French car maker PSA is reportedly seeking a refund from General Motors (GM) after discovering it was allegedly misled about Opel's emissions challenges prior to the acquisition of the German car maker.
Several news media, including German news agency DPA and Britain's Reuters, have come up empty-handed on requests for comment from PSA Group on Wednesday on the French car maker asking for more than half of the €1.3 billion ($1.53 billion) it had paid for the purchase of Opel back.
According to Reuters, PSA believed US auto giant General Motors (GM) owed the company between €600 million and €800 million because GM "misrepresented Opel's CO2 challenges and emissions trajectory during negotiations prior to the March acquisition deal and its formal closing on July 31."
Earlier this month, PSA said it would need to move Opel models onto its own more fuel-efficient technology faster than planned, in order to cut carbon dioxide emissions before new EU limits are phased in from 2020-21.
The companies had discussed the grievances raised by PSA, which has yet to initiate a formal claim, two sources close to both manufacturers told Reuters.
Car makers are scrambling to reduce carbon emissions by the 2021 deadline, when their individual EU-imposed limits will fall to an average 95 grams per kilometer from 130 grams today.
The new EU rules require massive investments in smaller engines and new powertrain technologies, from battery-powered cars to rechargeable hybrids. For those who miss their targets, fines of €95 per vehicle, per excess gram of CO2, could add up to hundreds of millions of euros annually.
PSA Chief Executive Carlos Tavares told reporters on Nov. 9 that the acquisition of the German car maker meant PSA was "going to the wall on CO2 emissions."
"We put our teams to work to completely rebuild the product and technology strategies. If you fail to comply [with EU rules] the weight of fines you are hit with can threaten the company's existence," he said, noting that PSA had become aware of the situation only a few weeks after finalizing the deal.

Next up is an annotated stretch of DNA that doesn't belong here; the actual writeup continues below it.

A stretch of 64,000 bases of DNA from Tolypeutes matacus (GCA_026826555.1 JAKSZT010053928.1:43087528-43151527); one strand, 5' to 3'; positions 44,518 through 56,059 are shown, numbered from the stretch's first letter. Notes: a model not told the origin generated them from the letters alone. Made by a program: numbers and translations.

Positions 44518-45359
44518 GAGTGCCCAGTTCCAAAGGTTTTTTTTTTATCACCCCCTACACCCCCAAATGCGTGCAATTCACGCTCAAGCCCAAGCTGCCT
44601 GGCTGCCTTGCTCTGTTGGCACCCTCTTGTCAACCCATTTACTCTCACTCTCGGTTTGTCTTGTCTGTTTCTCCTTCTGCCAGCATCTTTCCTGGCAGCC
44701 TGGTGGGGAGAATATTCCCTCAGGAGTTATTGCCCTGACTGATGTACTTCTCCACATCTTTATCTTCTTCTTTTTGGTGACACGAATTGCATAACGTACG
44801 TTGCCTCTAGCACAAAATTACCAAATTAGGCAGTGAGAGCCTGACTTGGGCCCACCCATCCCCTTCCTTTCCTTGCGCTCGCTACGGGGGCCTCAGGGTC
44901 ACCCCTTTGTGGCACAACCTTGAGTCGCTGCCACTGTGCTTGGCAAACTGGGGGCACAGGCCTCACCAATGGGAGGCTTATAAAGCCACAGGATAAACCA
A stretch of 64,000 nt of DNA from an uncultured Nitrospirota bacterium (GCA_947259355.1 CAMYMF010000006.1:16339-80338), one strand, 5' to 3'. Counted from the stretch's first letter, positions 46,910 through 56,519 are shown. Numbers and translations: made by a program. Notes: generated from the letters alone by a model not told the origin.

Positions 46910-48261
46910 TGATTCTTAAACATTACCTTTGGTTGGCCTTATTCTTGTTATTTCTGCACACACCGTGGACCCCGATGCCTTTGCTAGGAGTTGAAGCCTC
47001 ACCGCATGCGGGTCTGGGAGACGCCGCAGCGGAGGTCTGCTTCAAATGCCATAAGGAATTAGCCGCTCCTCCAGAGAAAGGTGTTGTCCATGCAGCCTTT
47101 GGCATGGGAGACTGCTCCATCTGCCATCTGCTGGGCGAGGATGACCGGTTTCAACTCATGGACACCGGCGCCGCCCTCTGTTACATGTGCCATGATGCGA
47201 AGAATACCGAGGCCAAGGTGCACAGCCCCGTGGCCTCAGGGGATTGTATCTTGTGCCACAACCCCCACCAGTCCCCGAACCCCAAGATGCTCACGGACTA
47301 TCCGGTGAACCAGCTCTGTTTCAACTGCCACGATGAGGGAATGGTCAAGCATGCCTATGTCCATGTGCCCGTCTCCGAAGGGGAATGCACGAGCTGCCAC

But the PSA CEO could have known about the problems linked to the Opel purchase because GM boss Mary Barra cited "increasing regulatory and compliance costs" as a key reason to offload Germany's Opel and its Vauxhall sister brand in Britain. "The Opel/Vauxhall business model has become more difficult," she said, while presenting the deal alongside Tavares almost five months before it closed.
Under GM management, Opel's compliance plan relied on significant sales of the Opel Ampera-e electric car — a US import based on GM's Chevrolet Bolt which reportedly caused the company a loss of up to €10,000 per vehicle.
As a result, PSA has already scrapped sales of the Ampera-e in Norway — which account for most of the model's 1,500 deliveries to date. Moreover, the company increased the car's price in Europe by as much as €5,700.
Prior to the sale, Opel was already on course to miss its CO2 target by 3.7 grams, according to a PA Consulting study published in November 2016. Stripping out the Ampera-e, the overshoot rose to 6 grams.
"We've been reporting for years that Opel/Vauxhall would have significant problems meeting the CO2 targets as GM brands in Europe," said Thomas Goettle, PA Consulting Head of Automotive. "Opel is five to seven years behind with their engine lineup," he added.
But PSA sources told Reuters that Opel's real situation may turn out to be even worse, with the company on course to miss its CO2 goal by more than 10 grams. This would constitute a multiple of the "slight overshoot" discussed in deal negotiations with GM and could incur EU fines approaching €1 billion.
However, PSA may struggle to convince GM's lawyers — and ultimately an arbitration panel — that it was not already well aware of Opel's weak emissions track record and outlook. The acquisition deal only provides for compensation payments if either party has been misled. Claims not settled by negotiation are referred for arbitration.
uhe/jd (Reuters, dpa)